By James Pinkerton, Breitbart, Mar 4, 2023

The Political Games Continue

Lauren Boebert on climate and politics at Heartland’s Climate Conference in 2023

Posted by Charles Rotter, WUWT, Mar 9, 2023

Video

Subsidies and Mandates Forever

Electric Truck Manufacturer Featured in Super Bowl Ad Got \$186 Million in Taxpayer Subsidies

Stellantis, one of the largest automakers on the planet with billions in cash on hand, got a generous handout from the state of Indiana for choosing to build its battery manufacturing plant there.

By Joe Lancaster, Reason, Feb 13, 2023

Link to press release: Stellantis and Samsung SDI to Invest Over \$2.5 Billion in Joint Venture for Lithium-Ion Battery Production Plant in United States

By Staff, Stellantis, May 24, 2022

[SEPP Comment: \$132,857 in tax subsidies per new job?]

Energy Issues – Non-US

Europe Wants To Wind Down Fossil Fuel Subsidies

By Irina Slav, Oil Price.com, Mar 06, 2023

“The European Union has spent more than \$700 billion on shielding households and businesses from the worst of the energy crunch.

“Most of the decarbonization burden created by the EU falls on the shoulders of the business world.

“From the EU’s perspective, green subsidies are the only way to move the energy transition forward.”

[SEPP Comment: Forcing transition for its own sake, without any necessity.]

As German Economy Reels, Chancellor Promises Going Green Will Lead To “Economic Miracle”!

By P Gosselin, No Tricks Zone, Mar 10, 2023

“Last September, German Economics Minister, Robert Habeck (Green Party), told a stunned national television audience that ‘companies won’t really go bankrupt, they’ll just stop producing.’”

Germany To Build 25GW of New Gas Power plants.

By Paul Homewood, Not a Lot of People Know That, Mar 9, 2023

[SEPP Comment: According to the news report, the gas plants are needed to replace coal-fired power plants and will be replaced by hydrogen power “as soon as possible.”]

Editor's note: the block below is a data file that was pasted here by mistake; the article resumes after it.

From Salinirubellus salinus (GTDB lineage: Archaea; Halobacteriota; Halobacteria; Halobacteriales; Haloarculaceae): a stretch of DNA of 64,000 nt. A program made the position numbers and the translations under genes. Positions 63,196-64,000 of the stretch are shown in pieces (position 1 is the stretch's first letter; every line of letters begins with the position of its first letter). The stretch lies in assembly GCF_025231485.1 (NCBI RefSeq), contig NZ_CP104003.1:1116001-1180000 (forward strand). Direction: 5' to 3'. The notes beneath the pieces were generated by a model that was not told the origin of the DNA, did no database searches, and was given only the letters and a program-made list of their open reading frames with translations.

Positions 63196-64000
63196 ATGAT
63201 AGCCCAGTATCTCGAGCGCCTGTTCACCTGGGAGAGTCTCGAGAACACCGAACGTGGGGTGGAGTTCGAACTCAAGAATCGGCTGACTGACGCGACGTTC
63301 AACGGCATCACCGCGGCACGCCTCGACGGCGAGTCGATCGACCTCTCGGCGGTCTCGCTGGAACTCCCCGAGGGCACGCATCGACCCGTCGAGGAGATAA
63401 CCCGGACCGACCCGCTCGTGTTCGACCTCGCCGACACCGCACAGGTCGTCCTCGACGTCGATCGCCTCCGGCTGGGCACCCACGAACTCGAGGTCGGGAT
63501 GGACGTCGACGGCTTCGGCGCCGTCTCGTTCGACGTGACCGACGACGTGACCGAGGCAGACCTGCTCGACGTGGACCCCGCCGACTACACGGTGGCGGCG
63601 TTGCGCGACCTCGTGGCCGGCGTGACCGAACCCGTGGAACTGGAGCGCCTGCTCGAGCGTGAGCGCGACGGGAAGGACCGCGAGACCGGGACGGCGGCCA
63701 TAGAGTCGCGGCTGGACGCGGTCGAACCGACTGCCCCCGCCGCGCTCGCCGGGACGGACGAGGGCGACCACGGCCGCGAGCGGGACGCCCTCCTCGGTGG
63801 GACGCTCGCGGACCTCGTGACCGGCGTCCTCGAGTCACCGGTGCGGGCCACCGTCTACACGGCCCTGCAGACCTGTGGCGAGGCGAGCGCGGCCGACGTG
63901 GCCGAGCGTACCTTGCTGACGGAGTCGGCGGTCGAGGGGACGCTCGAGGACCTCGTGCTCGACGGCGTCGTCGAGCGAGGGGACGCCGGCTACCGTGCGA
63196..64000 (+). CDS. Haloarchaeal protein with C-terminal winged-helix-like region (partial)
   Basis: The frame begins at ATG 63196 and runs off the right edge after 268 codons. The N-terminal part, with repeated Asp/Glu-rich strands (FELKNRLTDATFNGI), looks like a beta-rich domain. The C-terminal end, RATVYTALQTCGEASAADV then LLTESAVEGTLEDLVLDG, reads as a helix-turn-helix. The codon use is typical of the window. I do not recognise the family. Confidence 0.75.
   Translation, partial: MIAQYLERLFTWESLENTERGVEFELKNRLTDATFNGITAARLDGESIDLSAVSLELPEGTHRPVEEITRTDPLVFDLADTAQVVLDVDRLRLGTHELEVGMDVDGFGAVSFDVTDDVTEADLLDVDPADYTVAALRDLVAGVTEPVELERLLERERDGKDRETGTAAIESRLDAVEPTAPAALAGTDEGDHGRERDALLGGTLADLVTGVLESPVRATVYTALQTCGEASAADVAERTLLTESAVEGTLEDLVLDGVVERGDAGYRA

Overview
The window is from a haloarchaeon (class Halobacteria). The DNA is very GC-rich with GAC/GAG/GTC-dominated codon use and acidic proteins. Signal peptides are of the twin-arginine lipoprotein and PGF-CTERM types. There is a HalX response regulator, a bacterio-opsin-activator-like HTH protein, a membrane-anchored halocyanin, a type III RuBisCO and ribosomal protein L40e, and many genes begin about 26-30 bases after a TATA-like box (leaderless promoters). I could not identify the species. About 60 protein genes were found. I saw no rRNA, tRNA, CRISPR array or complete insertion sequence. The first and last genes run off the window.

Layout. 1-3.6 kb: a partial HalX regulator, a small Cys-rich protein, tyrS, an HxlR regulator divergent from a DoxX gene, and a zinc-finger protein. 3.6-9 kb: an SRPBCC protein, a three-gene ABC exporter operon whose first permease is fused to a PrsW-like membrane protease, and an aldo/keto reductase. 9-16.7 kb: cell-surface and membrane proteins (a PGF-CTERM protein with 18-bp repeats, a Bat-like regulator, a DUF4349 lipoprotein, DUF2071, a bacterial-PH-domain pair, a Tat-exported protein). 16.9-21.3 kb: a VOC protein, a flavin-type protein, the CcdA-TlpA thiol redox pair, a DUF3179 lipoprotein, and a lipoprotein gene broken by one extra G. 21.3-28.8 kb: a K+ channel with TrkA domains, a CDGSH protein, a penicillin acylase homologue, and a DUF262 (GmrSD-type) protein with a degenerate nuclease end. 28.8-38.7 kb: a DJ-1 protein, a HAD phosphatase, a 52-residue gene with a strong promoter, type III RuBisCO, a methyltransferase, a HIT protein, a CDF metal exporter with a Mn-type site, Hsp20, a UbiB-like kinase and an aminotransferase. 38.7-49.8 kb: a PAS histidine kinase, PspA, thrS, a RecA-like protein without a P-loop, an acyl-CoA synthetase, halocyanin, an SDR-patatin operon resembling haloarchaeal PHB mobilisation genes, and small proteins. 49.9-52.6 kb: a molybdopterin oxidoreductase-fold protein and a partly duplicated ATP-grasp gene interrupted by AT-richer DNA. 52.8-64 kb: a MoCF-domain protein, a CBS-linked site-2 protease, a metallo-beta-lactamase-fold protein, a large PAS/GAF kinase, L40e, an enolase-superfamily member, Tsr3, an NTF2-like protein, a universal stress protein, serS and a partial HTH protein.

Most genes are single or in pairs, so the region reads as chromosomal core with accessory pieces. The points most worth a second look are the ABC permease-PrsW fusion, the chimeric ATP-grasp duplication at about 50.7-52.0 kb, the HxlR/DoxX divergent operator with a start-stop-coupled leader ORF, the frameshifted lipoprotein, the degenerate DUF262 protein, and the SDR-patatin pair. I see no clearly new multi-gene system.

Analysis: UK emissions fall 3.4% in 2022 as coal use drops to lowest level since 1757

By Simon Evans, Carbon Brief, Mar 6, 2023

Is Hornsea Viable At £37.35/MWh?

By Paul Homewood, Not a Lot of People Know That, Mar 5, 2023

“In my view, Oersted never had the slightest intention of taking up its CfD [Contract for Difference]. But with its costs rising rapidly, they must be having grave doubts whether Hornsea will even be able to make money at current market prices, which are currently around £130/MWh.”

[SEPP Comment: Not only is wind power unreliable but the cost is unreliable. Is the UK government engaged in panic buying?]

Net Zero Watch urges UK government to stand up to the wind lobby’s blackmail

Press Release, Net Zero Watch, Mar 8, 2023

Link to Factsheet, The Economics of Wind Power

By Andrew Montford, Net Zero Watch, 2023

“Conclusion: It is clear that claims of a cost revolution were designed to mislead public and Parliament. Wind power remains uneconomic, even with billions of pounds of subsidy, both direct and indirect. It also imposes costs on the rest of the energy system, and therefore on consumers.”

Making bedfellow of serpent

By John Robson, Climate Discussion Nexus, Mar 8, 2023

Twilight of Abundance: Energy

By David Archibald, Wentworth Report, Mar 7, 2023

Energy Issues – Australia

Australian renewables integration. Part 2

By Planning Engineer (Russ Schussler) and Chris Morris, Climate Etc. Mar 8, 2023

Brown coal is so cheap AEMO [Australian Energy Market Operator] forgets to mention it

By Jo Nova, Her Blog, Mar 10, 2023

Energy Issues — US

American suppression of fossil fuels courts a national security disaster

By Ronald Stein, CFACT, Mar 8, 2023

The Heat Is On – Is New England Headed For An Electricity Supply Crisis?

By Housley Carr, RBN Energy, Mar 7, 2023

Washington’s Control of Energy

Business and Labor Agree: It’s Time for Permitting Reform

By Mike Sommers & Sean McGarvey, Real Clear Energy, Mar 8, 2023

[SEPP Comment: The opinions of the CEO of the American Petroleum Institute and President of the North America’s Building Trades Unions mean little in Washington, which greens control, citing bogus climate science.]

American Politics, Permitting Reform, and So Much More

By Michael McKenna, Real Clear Energy, March 6, 2023

Return of King Coal?

Renewable Energy Fail, as British Coal Generators Fired Up AGAIN to Cover Shortfalls

By Eric Worrall, WUWT, Mar 10, 2023

Nuclear Energy and Fears

New Nuclear: Three Projects, Three Problems

By Kennedy Maize, Master Resource, Mar 9, 2023

Alternative, Green (“Clean”) Solar and Wind

CCC: Here’s how the UK can get reliable zero-carbon electricity by 2035

By Multiple Authors, Carbon Brief, Mar 9, 2023

Link to report: Delivering a reliable decarbonised power system

By Staff, Climate Change Committee, Mar 9, 2023